It is important for authors of the future to learn the rules of grammar, listen to their editors, and understand the craft that they are working in. Be open to learning and expanding. It is also important for those who do know the rules to be patient, not condescending, and willing to share their knowledge so future storytellers are not snuffed out because they are turned away from their art.

The second reason self-editing is hard? That moment when an author has spent hours upon hours, days upon days, months upon months, and sometimes even years, staring at that story trying to figure out all of the spots where it needs to be cleaned up before it even makes it to an editor. Words start to blur together, and the whole things feels like a mass of gibberish. In that moment, the author must choose: Keep trying, put it in a drawer until they can stand to look at it again, or say "I did my best, and now it's at the mercy of the gods."

Honestly, I do feel bad for my editors. I know that I could do a lot better. I promise, I'm not lazy, and I am trying my best to learn and grow and fix it myself too. Every day, I grow a little bit more in what I do, and get a tiny bit better at finding my mistakes. I look back at things I wrote ten years ago and am amazed at just how far I've come. So yes, editors, I am sorry that my book is always a mess. Possibly even a train wreck level of one. I'm sorry. I respect you and what you do. I value you and every grueling hour you put in looking at my work. I thank you for going to such great lengths to make my work be anything close to resembling amazing.

Please, just understand that it isn't a mess on purpose. That's all I ask, and to be patient and kind as you help me to continue to get better.

Blogging?

Feb. 28th, 2017 03:32 pm
cloudsriser: (Default)
I have a love/hate relationship with blogging. I've said it before, it is not my specialty. That being said, I am determined to keep getting back on the horse. I think part of the problem is that I get nervous about sharing too many opinions on the internet. People get too opinionated, and then they get attacked for sharing those opinions that are supposedly trying to present themselves as facts, or just that they have the "wrong" opinion in general.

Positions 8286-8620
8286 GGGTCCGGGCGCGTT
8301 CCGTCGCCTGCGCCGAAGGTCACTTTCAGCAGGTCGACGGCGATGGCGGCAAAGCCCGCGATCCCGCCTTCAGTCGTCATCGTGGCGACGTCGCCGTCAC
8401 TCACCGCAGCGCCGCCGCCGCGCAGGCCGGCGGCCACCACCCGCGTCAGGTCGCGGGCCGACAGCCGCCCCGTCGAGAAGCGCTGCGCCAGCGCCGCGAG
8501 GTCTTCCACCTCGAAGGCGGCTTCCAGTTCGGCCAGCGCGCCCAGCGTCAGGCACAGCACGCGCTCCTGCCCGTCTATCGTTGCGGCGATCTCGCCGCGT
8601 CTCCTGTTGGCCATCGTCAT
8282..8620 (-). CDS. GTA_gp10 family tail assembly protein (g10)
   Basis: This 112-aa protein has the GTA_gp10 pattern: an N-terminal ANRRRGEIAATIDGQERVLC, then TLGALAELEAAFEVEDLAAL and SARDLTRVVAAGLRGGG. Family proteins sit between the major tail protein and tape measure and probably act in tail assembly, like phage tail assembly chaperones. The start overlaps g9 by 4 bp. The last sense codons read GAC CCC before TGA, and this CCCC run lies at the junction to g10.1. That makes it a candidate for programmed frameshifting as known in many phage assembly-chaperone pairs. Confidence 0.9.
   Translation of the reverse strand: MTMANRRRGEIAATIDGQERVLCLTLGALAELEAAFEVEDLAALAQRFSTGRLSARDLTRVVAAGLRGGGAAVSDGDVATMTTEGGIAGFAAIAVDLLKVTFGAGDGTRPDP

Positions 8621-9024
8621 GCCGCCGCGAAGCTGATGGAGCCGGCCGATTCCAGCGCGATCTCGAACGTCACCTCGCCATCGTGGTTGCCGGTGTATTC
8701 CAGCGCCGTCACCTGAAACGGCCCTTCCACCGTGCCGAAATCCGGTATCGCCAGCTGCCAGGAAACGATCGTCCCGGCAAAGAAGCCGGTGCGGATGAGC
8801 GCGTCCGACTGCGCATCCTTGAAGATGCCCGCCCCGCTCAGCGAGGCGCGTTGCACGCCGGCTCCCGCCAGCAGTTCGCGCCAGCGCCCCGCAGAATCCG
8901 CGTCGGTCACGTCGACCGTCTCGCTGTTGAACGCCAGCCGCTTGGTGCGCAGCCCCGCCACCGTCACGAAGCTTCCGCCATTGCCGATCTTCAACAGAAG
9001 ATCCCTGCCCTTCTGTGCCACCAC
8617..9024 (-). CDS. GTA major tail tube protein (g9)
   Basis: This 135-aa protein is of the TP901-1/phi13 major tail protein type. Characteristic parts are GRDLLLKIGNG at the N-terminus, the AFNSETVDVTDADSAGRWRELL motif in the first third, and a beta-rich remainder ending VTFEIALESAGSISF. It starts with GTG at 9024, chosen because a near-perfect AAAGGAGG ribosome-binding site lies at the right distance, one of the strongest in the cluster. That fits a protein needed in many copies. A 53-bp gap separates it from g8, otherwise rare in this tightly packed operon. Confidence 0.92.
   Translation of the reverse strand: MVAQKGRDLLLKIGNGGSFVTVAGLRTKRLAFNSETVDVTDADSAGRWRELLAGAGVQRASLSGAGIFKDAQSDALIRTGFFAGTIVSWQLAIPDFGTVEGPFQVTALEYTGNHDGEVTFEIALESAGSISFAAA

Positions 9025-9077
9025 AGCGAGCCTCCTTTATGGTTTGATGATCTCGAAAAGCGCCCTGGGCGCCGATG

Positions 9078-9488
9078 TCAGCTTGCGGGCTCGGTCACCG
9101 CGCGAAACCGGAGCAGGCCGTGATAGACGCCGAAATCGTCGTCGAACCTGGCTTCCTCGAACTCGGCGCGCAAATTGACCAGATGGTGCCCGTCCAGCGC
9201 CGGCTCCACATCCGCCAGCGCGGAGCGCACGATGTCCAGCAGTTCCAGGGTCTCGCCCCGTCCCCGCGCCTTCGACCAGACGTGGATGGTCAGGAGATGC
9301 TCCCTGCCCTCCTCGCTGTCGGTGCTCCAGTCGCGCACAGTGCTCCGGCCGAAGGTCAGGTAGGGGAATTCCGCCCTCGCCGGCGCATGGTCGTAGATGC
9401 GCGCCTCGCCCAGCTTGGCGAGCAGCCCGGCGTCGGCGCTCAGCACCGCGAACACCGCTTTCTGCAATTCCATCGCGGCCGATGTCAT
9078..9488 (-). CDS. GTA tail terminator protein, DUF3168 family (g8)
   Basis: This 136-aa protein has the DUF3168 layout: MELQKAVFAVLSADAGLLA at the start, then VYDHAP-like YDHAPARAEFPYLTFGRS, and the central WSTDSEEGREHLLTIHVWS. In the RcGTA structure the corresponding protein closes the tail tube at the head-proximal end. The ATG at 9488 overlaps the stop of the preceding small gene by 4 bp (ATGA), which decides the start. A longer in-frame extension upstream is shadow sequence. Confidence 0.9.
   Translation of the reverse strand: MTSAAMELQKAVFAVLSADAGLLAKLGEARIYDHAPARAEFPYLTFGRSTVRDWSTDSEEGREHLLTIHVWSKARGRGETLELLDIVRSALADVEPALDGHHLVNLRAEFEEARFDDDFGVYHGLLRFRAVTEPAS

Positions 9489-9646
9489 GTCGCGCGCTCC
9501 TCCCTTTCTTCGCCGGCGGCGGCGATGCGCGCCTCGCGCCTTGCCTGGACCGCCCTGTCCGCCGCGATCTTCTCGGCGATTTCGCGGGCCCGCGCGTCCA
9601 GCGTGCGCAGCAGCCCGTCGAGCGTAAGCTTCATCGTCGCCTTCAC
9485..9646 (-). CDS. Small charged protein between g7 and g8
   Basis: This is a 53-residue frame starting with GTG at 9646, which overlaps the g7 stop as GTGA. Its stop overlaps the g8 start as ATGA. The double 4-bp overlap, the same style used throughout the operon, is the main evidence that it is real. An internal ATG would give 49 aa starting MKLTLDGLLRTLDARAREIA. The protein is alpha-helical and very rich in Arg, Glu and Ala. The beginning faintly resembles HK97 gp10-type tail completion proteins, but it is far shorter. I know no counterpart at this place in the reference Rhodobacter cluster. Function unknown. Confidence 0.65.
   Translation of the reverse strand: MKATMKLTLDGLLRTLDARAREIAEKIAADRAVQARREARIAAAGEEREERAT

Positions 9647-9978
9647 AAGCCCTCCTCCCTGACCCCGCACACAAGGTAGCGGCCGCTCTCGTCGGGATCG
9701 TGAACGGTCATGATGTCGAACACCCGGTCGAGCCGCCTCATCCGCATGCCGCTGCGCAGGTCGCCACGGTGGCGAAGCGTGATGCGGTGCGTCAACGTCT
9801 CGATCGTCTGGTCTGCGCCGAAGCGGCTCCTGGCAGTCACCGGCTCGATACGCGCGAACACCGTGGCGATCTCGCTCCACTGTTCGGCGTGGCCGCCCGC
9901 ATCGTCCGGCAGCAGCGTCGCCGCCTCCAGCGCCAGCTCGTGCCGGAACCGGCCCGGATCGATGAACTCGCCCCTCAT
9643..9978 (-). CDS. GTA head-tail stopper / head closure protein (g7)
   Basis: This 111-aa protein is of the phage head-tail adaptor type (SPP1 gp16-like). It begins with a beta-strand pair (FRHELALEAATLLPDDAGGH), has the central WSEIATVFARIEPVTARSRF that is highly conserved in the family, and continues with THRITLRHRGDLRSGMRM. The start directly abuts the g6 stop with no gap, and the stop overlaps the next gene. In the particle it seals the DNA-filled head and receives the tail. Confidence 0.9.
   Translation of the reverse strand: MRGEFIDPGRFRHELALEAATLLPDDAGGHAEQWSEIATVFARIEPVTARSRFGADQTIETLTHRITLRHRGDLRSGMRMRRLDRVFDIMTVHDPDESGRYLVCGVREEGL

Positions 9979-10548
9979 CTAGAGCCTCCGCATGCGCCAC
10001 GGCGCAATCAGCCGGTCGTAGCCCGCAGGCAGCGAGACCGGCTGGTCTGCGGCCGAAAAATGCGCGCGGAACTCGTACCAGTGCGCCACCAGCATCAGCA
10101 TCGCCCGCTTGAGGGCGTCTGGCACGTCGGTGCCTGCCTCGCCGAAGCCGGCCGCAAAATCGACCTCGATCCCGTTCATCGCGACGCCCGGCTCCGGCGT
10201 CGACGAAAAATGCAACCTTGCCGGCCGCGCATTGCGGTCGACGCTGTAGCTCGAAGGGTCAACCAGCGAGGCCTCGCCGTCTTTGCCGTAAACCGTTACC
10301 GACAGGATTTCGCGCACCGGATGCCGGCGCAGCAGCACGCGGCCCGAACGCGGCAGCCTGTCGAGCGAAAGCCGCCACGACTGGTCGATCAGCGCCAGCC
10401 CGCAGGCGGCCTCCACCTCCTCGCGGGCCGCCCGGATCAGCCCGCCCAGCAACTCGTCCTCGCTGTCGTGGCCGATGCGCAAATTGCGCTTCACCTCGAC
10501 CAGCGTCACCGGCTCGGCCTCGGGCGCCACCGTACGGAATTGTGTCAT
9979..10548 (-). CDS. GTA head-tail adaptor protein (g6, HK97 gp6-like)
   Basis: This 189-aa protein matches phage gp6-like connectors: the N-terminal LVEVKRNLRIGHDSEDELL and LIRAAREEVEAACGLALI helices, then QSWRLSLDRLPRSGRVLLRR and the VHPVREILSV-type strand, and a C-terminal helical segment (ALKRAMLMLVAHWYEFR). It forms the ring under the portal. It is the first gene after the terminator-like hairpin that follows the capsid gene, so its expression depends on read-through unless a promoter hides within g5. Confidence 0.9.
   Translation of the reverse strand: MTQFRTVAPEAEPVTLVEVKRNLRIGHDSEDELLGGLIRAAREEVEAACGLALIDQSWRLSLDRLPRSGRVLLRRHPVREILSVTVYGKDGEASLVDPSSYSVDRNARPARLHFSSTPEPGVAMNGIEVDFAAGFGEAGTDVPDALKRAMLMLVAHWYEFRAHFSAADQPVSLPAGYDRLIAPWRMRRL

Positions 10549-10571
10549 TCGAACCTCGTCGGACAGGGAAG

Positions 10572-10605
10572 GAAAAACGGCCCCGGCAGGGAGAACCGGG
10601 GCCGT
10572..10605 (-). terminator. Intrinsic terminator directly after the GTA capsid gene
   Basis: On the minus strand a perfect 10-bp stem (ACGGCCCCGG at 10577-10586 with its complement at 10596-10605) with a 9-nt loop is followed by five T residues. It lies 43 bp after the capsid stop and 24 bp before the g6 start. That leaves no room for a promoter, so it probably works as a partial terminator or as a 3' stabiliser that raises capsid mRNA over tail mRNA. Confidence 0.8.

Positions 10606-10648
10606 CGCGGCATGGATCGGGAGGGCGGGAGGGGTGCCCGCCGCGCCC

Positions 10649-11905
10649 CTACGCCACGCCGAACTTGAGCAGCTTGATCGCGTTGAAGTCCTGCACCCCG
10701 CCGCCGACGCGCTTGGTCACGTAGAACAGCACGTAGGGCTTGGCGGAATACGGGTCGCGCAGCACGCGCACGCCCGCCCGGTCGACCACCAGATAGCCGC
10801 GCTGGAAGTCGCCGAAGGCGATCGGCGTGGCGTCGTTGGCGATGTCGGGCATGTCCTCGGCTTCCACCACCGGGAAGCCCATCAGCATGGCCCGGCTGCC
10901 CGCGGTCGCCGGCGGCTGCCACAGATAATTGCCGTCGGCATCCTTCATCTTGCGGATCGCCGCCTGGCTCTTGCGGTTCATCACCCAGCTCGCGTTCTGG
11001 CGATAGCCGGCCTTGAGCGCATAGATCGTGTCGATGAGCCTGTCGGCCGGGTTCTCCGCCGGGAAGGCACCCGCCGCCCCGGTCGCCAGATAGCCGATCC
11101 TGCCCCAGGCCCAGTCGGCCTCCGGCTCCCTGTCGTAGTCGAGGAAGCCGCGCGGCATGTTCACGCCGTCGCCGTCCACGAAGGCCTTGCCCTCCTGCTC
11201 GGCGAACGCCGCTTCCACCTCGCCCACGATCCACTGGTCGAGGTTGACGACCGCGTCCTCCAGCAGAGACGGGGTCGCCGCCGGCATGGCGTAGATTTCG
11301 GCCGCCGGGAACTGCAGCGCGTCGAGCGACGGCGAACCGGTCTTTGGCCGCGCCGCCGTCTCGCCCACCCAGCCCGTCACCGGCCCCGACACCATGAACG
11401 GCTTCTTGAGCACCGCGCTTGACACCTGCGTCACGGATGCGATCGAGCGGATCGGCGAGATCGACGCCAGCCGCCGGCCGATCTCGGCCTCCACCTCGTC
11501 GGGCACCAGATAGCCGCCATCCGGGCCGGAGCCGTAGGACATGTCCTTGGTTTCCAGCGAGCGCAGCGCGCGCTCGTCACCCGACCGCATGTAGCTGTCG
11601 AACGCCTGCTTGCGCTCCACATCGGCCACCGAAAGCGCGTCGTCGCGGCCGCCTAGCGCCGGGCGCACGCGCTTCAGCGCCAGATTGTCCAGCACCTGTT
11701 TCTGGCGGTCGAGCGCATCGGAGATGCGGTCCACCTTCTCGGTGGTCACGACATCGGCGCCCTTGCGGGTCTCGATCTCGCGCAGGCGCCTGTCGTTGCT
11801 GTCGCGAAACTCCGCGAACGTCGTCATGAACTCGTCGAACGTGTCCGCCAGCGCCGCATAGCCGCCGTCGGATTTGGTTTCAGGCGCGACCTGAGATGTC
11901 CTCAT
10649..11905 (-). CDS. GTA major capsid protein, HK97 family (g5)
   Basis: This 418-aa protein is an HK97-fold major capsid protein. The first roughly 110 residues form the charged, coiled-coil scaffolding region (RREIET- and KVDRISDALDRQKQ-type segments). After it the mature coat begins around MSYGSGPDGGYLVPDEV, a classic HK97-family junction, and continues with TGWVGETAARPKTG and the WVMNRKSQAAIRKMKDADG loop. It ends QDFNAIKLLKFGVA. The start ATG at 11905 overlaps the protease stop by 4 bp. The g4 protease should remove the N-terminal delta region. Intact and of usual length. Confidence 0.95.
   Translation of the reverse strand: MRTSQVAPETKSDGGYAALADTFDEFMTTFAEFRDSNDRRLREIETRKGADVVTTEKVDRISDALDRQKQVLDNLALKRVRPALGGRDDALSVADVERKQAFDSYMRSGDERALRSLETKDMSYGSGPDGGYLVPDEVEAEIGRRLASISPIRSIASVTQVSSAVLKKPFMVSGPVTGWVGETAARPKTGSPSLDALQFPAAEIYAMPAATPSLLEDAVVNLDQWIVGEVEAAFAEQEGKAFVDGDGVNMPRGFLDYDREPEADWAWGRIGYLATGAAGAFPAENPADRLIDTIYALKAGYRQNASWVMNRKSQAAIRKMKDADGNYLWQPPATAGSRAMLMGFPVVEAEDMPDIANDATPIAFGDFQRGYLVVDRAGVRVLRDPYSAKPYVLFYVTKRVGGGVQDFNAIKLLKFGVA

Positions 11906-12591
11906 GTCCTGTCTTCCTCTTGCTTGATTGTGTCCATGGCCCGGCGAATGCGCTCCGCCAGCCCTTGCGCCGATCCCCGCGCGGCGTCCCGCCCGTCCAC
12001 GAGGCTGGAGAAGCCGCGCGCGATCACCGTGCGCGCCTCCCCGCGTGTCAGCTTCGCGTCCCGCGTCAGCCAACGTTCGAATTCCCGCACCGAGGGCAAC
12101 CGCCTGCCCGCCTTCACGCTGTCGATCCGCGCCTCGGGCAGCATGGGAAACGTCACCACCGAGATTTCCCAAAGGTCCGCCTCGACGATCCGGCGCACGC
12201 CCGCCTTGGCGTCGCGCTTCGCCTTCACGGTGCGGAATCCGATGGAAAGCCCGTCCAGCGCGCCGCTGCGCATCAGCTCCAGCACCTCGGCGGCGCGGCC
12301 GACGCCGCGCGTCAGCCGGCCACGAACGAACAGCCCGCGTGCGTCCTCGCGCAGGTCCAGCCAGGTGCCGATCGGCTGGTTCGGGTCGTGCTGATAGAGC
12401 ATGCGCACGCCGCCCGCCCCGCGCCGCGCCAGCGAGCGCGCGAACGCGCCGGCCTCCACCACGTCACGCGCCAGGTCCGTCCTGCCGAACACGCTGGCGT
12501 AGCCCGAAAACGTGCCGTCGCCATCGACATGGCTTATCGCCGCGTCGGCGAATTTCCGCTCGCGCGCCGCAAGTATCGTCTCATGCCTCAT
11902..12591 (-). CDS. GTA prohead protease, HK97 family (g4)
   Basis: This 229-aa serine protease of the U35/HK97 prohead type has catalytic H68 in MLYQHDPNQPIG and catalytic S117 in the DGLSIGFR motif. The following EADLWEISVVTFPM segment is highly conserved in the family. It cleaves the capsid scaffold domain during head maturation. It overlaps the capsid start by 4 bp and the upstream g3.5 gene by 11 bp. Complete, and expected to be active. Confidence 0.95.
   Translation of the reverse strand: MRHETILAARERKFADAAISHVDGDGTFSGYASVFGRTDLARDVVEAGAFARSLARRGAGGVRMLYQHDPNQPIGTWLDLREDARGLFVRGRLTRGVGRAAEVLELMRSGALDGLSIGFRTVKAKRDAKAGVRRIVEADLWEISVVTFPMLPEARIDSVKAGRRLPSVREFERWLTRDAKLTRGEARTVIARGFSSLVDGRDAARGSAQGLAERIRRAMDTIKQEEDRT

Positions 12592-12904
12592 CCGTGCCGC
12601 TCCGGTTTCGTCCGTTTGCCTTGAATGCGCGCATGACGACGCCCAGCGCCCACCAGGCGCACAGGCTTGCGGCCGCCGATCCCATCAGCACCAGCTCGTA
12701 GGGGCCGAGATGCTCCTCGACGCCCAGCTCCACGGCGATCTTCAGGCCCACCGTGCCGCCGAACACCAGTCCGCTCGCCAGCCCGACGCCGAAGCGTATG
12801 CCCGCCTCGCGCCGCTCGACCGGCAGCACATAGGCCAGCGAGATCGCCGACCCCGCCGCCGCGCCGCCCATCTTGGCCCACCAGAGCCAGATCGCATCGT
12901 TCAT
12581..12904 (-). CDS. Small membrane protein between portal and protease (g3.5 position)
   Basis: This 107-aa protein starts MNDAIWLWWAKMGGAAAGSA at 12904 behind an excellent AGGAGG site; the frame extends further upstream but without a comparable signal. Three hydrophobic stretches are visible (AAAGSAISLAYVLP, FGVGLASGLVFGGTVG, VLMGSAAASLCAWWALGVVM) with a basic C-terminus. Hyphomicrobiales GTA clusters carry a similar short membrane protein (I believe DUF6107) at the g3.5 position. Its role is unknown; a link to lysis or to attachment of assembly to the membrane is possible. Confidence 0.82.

So, I'll just say this right now: what I write here is usually going to be stream of consciousness OPINION and I will not try to pass that off as fact. If I talk about writing, I'll just state it how *I* see it, and I am fully aware that what I see and think and feel doesn't count for everyone.

And I'm okay with that, by the way. I'm okay if you don't hold the same thoughts as I do on the subject. There's one bit of blog going on about how writers shouldn't write so many books in a year because obviously that means they're not going to be very good. Opinion based on one writers experience. I'm not going to be writing things like that, or at least trying not to. Going on that same topic, though, I might say it's important to keep the quality up and that I've seen authors lose said quality by trying to put out books in a short turn-around period. Hey, I've done this myself and I am deeply ashamed of it. However, it is not my place to put a timeline on that for anyone.

See? Opinion, pure opinion. Pure stream of consciousness. Right now, those thoughts might be disjointed because I'm still recovering from a "traumatic" brain injury. Mild concussion thanks to a car accident, and just when I think I'm better, I wonder if I'm not. Having never had one of these before, I can't tell what is a result of the accident and what is just me being grumpy/tired/blech. Because I do get tired, grumpy, and especially hangry, often.

I had been a part of a blogging contest for a while, but I dropped out because I was feeling too disjointed and blech with my blogging abilities. However, the organizer of this contest did mention how continuing to exercise my brain in such a fashion might be beneficial to my recovery, so I don't want to give up blogging all together - and I did say I was going to try to be more connected with my audience. Still, part of why I dropped out is because it's hard for me to be able to think completely concretely and when it comes to things like contests I'm incredibly picky.

So this is me saying, yet again, that I am going to try to blog regularly. I'm not sure what about, and I'm not sure how this is going to go, or if I'll drop off the face of the planet - again. What I can say is that I'm going to try, and hopefully get back to thinking like a solid human being.

We'll see what happens, right? This is my first step into getting back to writing. It's been a lot harder to do than I originally anticipated.

#likeaboss

Feb. 15th, 2017 06:36 pm
cloudsriser: (Default)
I see this hashtag a lot: #likeaboss, and ya know, it's a good hashtag. Thing is, I don't want to just be like a boss. I want to BE the boss, so that's why I started #iamtheboss. What's the difference?

Being the boss means I'm getting it done. I don't pretend I have the power - I actually have it. Having the power is something we can all do even if we aren't technically "the boss". Which, I think is where #likeaboss comes from. Being the boss even if you aren't the "real" boss. However, just because we don't have the fancy official promotion doesn't change being a boss of our own lives.

So I'm using #iamtheboss. I'll probably still also use #likeaboss too, but for those of you who are wondering what that hashtag even means, there you go. I AM the boss. Literally and figuratively, and I'm not going to be ashamed of that!

Got a lot of big things coming up soon. I'll hopefully be able to share it all soon!
cloudsriser: (Default)
I got a new blog, again. Mostly because I wasn't sure what the future of Livejournal was going to be. Here is a test to see if the cross-posting features do in fact work.